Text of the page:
As a faith community that’s dedicated to honoring God, it’s important for us to maintain a posture of humility that allows us to put our beliefs under the microscope and identify the dark spots. We need to open our eyes to see the ways that we, as people who are actively seeking to know and understand Him better, can realign ourselves with His Word. “We actually have the opportunity to become more unified as this generation of leaders really wrestles with understanding the core beliefs of Christianity and passing them down to the next generation,” says Campbell.

In his book The Knowledge of the Holy, A.W. Tozer writes, “We do the greatest service to the next generation of Christians by passing on to them undimmed and undiminished that noble concept of God that we received from our Hebrew and Christian fathers of generations past” (Tozer 4). As we strip away the distractions that currently face the Christian church in America, we will see God’s Truth more clearly—and then we’ll pass it on to the generations to come.

God is the same yesterday, today and forever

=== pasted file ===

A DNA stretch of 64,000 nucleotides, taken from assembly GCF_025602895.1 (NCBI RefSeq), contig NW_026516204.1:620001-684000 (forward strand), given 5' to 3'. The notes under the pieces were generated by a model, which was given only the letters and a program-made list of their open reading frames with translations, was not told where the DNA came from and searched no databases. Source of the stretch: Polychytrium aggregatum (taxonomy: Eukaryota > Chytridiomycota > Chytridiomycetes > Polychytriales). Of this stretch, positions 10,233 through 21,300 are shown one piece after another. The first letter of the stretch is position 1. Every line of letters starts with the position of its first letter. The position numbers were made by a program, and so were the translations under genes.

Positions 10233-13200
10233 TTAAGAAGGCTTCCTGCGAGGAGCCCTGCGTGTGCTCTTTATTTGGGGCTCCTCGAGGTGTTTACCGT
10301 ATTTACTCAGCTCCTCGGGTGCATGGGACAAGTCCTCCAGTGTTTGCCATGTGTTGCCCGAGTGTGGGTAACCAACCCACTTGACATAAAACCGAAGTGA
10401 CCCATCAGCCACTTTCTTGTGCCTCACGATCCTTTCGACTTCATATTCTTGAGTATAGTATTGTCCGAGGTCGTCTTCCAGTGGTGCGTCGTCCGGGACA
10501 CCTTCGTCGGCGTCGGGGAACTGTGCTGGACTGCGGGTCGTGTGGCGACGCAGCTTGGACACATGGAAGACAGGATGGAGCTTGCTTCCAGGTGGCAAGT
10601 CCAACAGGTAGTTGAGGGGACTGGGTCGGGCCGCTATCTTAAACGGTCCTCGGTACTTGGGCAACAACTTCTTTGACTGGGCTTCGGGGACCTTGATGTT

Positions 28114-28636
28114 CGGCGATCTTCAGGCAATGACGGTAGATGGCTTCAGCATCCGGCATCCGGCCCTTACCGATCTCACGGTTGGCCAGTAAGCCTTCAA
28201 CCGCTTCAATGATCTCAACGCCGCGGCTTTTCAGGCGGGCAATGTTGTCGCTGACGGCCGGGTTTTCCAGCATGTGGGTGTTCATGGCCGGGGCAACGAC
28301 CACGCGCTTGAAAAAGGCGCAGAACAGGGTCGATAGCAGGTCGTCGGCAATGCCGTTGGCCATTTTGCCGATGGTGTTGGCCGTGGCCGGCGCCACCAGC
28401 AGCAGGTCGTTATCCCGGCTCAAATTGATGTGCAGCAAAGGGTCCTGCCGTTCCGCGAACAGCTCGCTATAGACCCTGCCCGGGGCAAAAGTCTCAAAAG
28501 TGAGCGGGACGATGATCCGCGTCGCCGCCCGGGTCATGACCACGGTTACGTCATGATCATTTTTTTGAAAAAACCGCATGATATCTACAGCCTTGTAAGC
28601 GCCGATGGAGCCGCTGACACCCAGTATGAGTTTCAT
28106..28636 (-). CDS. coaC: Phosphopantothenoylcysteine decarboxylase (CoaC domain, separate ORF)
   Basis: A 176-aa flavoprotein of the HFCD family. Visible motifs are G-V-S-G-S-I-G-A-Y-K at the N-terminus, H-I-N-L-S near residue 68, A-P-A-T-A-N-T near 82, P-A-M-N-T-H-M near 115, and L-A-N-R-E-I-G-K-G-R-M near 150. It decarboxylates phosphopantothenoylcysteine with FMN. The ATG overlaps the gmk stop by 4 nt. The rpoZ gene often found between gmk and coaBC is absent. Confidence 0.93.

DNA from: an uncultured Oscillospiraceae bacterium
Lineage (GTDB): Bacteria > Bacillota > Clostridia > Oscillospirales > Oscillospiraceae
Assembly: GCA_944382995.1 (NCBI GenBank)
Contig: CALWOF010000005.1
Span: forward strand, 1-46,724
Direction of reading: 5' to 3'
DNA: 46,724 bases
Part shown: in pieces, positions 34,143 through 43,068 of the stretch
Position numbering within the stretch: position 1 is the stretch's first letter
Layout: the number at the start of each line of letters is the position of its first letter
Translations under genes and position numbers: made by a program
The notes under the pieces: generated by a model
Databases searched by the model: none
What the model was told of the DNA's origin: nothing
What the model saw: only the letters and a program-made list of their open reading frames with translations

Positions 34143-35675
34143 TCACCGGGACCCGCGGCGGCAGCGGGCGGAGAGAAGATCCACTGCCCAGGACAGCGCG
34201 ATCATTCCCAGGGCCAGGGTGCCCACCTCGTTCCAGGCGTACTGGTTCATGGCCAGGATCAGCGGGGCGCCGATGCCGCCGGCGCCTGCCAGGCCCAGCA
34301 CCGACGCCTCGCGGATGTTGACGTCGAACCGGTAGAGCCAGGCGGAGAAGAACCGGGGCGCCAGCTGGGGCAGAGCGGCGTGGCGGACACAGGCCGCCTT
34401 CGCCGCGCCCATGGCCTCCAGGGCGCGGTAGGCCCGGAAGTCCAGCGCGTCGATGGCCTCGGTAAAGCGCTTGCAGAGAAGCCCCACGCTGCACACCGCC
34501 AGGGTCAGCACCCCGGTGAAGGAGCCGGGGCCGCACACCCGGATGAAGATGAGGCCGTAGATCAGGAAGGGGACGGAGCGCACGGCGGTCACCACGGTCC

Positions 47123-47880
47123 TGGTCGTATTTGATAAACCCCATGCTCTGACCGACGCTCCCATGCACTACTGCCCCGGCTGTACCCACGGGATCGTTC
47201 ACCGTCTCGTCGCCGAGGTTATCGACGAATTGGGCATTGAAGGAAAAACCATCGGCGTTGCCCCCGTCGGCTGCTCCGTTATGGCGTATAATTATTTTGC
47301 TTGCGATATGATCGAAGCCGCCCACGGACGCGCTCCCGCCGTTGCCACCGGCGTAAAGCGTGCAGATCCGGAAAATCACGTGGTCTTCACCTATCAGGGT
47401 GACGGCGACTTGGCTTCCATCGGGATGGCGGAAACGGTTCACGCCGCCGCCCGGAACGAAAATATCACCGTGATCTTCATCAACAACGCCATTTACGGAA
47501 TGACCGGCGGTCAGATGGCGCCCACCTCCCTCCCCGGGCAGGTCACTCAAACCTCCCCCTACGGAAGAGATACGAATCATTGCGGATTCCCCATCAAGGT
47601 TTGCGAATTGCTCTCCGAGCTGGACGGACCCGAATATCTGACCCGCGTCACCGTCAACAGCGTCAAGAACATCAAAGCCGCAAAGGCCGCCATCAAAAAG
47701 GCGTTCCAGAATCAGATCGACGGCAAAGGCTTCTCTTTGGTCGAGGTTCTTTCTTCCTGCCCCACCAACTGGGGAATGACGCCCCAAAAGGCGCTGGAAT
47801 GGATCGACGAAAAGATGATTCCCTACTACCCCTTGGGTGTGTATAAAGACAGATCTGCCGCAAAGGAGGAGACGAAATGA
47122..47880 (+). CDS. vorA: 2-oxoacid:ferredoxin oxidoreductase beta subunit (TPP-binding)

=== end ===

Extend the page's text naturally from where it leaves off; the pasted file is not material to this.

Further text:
This response took me a few months to formulate. I kept on stepping away from it and coming back to it. Discovering new information and hearing new perspectives. Ultimately, this is where I landed. This is why my faith does not feel threatened by the current state of American politics. Because the core beliefs that keep me rooted in my faith have not been touched by our political climate.

Jesus Christ is Lord (Philippians 2:11). His sacrifice atones for the sins of anybody who believes in Him (John 3:16). We’re fully justified before God by faith, not works (Philippians 3:9). And His grace-filled forgiveness is the source of every truly good thing in life (Romans 8:28). These things are true no matter who is president.

So now what?

I came across the below passage in C.S. Lewis’ book Mere Christianity. As I was thinking about this question and remembering the acts of cruelty that have been committed by both Christians and non-Christians in our country these past few years, I was humbled by this challenge to seek mercy for others like we would seek it for ourselves:

Christianity does not want us to reduce by one atom the hatred we feel for cruelty and treachery. We ought to hate them. Not one word of what we have said about them needs to be unsaid. But it does want us to hate them in the same way in which we hate things in ourselves: being sorry that the man should have done such things, and hoping, if it is anyway possible, that somehow, sometime, somewhere he can be cured and made human again (Lewis, pg. 117).

Perhaps we can embrace this challenge in our own lives. In doing so, we just might create the climate of humility that is so absent in our country right now.


Lewis, C. S. (1952). Mere Christianity